“For a nation to try to tax itself into prosperity is like a man standing in a bucket and trying to lift himself up by the handle.” – Winston Churchill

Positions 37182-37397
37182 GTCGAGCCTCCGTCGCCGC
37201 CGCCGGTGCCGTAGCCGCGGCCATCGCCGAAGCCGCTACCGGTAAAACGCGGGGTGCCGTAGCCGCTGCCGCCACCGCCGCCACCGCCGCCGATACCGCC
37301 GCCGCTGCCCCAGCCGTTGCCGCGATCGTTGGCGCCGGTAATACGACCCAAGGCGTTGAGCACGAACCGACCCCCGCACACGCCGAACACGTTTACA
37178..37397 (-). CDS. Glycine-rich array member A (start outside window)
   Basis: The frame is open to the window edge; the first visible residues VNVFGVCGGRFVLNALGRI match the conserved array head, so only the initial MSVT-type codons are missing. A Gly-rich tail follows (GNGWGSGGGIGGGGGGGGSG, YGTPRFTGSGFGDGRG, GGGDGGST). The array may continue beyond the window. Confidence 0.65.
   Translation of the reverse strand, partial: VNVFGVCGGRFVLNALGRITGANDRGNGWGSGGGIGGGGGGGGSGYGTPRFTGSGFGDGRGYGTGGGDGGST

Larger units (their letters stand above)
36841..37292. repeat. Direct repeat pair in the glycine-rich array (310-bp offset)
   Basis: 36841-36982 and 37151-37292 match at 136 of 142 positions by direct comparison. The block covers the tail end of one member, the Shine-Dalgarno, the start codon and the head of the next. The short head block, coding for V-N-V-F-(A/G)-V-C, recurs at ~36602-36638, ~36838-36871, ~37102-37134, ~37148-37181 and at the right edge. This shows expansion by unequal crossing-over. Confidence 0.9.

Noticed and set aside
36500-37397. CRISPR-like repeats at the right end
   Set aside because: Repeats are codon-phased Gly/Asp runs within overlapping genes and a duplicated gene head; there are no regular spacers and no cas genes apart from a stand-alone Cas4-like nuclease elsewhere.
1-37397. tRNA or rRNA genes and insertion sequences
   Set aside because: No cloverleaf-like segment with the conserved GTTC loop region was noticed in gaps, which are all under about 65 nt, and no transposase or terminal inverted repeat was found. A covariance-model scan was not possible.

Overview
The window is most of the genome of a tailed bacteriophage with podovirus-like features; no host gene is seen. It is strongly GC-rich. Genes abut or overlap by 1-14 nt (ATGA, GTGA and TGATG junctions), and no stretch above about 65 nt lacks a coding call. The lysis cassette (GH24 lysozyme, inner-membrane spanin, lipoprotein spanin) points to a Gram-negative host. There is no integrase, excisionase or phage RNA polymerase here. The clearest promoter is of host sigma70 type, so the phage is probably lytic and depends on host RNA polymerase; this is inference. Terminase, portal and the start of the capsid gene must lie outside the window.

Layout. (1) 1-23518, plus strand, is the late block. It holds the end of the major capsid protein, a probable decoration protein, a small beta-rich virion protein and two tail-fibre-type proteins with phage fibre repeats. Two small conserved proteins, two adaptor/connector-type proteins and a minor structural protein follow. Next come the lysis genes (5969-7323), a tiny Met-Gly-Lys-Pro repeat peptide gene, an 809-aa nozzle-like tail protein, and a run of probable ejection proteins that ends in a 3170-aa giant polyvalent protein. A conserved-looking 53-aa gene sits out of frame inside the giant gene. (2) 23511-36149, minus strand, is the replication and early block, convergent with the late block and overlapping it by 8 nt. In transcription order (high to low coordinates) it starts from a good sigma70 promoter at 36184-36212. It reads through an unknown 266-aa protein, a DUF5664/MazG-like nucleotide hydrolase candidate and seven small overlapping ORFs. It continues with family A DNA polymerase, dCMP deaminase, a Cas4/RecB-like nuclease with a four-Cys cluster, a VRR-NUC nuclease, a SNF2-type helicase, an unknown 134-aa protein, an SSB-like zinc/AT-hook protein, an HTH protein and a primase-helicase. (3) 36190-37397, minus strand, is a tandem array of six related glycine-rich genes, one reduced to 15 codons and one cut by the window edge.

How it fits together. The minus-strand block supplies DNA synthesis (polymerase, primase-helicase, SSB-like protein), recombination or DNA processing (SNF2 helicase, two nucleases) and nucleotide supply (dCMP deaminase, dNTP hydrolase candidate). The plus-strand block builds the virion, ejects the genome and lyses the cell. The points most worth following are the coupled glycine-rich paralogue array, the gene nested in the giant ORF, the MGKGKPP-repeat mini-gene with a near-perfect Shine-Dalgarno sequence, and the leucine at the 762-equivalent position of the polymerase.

An International Monetary Fund (IMF) Staff team flew into Abuja on November 6, 2022 for Article IV consultation meeting with Nigerian government officials and private sector leaders. Discussions took place during the next 2 weeks in Abuja. The Executive Board of the IMF agreed with the IMF staff recommendations to the incoming Nigerian government. These recommendations included “the removal of fuel subsidies by mid-2023, the imposition of a unified exchange rate and the intensification of revenue mobilization, including through tax administration reforms, expanding the tax automation system, strengthening taxpayer segmentation, improving tax compliance, modernizing customs administration, rationalizing tax incentives, and raising tax rates to the levels of the Economic Community of West African States (ECOWAS)”. The IMF Staff also recommended “ (i) streamlining VAT exemptions; (ii) streamlining tax expenditures; (iii) increasing the VAT rate to at least 10 percent by 2023 and to 15 percent by 2027; and (iv) increasing excise rates on alcoholic, tobacco and other products.” Speaking on the Nigerian economic crisis on October 13, 2023, Abebe Aemro Selassie, Director, African Department, IMF said, “the exchange rate reforms that the government did was very, very welcome, trying to unify the rate, similarly the fuel subsidy. But that will not help and will not stick unless you also are tightening monetary policy, unless you’re also doing something to mobilize more tax revenues.”